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Study the Effect of Different Drying Methods on Quality and Consumer Acceptability of Tamarind Leathers

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Ghada H. Abdel Rahman*, Abdel Halim R. A. and El Rakha B. B.

An investigation was carried out to assess the quality and sensory characteristics of tamarind leather as affected by drying methods. In this study tamarind leathers were dried by two different methods i.e. cabinet drier (70°C) and solar drier (54±4°C). The quality parameters were texture, color, rehydration ratio, drying ratio, pH and titratable acidity and sensory properties of tamarind leathers were evaluated. Results showed that, the moisture content of cabinet dried leathers was lower (5.52%) than that dried by solar drier (7.95%). Instrumental results of texture showed that all the leathers were significantly different (p≤ 0.05), the leathers dried by solar drier were tender (2.52) than that dried by cabinet drier (3.29). Drying methods considerably influenced the color changes of tamarind leathers, that tamarind leathers dried by cabinet drier revealed darker color values (0.138±0.01) than that dried by solar drier (0.043±0.03) . The Rehydration ratio values were (1.78) and (1.44) for tamarind leathers dried by solar and cabinet driers respectively. The drying ratio of tamarind leathers values were significantly different (p≤ 0.05), 3.5 and 3.25 for tamarind leathers dried by cabinet and solar driers respectively. The pH values of tamarind leathers dried by cabinet and solar driers were 2.78±0.03 and 2.81±0.03 respectively. While the treatable acidity values of tamarind leathers dried by cabinet and solar driers were 6.86±0.03 and 7.83±0.39 respectively. Solar dried leathers were liked and received significantly higher scores (p≤ 0.05) on all sensory attributes evaluated.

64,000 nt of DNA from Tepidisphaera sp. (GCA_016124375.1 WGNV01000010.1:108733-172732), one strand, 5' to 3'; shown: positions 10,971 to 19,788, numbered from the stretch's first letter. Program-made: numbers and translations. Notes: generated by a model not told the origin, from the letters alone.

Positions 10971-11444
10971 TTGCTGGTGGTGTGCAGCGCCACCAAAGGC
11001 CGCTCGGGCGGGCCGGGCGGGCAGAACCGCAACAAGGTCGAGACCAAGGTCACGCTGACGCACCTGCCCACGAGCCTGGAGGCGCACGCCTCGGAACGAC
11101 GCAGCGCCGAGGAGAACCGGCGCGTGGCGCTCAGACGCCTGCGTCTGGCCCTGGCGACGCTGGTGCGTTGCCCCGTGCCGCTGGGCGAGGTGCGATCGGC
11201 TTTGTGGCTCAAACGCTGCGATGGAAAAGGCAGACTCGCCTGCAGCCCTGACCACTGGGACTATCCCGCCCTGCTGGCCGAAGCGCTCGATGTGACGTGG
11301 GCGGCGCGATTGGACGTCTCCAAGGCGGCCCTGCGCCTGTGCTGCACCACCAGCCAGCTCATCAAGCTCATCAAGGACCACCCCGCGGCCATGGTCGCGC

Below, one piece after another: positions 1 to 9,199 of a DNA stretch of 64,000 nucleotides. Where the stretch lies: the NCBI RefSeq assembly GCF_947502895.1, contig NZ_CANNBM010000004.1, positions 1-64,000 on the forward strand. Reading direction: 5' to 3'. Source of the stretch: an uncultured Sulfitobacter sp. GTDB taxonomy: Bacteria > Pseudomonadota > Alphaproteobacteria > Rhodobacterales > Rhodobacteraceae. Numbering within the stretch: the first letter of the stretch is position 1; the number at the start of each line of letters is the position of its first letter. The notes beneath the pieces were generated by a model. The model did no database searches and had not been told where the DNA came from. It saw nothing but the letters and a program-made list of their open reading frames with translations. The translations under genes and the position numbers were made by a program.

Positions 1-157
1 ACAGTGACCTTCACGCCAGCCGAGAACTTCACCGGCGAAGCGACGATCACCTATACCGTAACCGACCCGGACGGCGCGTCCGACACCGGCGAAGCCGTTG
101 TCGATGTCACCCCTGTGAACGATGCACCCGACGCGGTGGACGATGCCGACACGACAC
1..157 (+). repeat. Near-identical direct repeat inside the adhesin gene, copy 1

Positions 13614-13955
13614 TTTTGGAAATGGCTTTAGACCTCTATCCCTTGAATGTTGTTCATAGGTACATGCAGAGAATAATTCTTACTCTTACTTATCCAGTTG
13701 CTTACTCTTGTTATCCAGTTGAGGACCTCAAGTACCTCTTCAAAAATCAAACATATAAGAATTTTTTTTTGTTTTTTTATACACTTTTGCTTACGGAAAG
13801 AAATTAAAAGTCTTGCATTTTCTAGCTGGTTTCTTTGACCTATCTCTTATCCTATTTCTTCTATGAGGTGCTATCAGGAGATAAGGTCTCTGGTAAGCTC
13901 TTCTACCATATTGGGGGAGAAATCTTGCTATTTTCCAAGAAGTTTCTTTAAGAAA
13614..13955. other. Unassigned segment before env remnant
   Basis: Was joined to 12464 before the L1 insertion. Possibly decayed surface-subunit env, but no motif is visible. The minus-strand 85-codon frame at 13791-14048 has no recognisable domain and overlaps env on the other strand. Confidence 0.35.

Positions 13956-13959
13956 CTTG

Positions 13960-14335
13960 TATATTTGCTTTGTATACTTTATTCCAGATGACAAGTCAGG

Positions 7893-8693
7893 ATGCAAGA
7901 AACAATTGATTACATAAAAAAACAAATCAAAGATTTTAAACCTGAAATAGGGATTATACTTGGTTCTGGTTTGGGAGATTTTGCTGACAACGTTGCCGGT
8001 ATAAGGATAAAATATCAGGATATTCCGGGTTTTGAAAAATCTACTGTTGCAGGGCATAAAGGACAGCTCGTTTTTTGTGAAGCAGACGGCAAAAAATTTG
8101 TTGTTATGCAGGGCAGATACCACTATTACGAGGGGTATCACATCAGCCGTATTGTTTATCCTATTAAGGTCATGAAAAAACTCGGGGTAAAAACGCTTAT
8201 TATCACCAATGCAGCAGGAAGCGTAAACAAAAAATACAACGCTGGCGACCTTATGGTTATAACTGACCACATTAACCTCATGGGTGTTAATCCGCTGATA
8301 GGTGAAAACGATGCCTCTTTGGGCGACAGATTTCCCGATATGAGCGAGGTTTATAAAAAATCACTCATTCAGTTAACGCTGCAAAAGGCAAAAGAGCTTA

Barriers of Supply Chain in Supporting Certified Organic Rice (SC-COR) Development in Tasikmalaya Regency, West Java, Indonesia

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Mimin Aminah*, Musa Hubeis, Widiatmaka and Hari Wijayanto

Improving Soil and environment damage and taking advantage of the economic opportunities from the value increase can be the motivation for Indonesia to develop certified organic rice. However, there were 10 barriers impeding the development of certified organic farming in Tasimalaya Regency which needs solution. The 10 barriers in the supply chain in supporting certified organic rice (SC-COR) are as follows: [1] Complexity of certification requirements, [2] Expensive certification costs, [3] Lack of government support, [4] Lack of commitment, [5] Lack of institutional support, [6] Market uncertainty, [7] Lack of capital adequacy, [8] Less economic scale of farming, [9] Lack of consumer awareness, and [10] Insignificant product price. The objective of the paper is to get the appropriate sequential steps of resolving the barriers in the SC-COR, and Interpretive Structural Modeling (ISM) is employed to achieve the objective. The results shows indicate that "market uncertainty" of certified organic rice and "lack of government support" are the initial determinant keys in overcoming the barriers that occur in overall the SC-COR. The next barriers are "lack of commitment" and "complexity of certification requirement" which are the deciding barriers to be solved at the end of the SC-COR. Nevertheless, based on the Matrice d’Impacts Croisés Multiplication Appliquée á un Classeement (MICMAC) diagram there are several barriers that should get special attention, because it is considered the drivers for all barriers, namely "lack of government support", "lack of institutional support”, "lack of consumer awareness", and "complexity of certification requirement".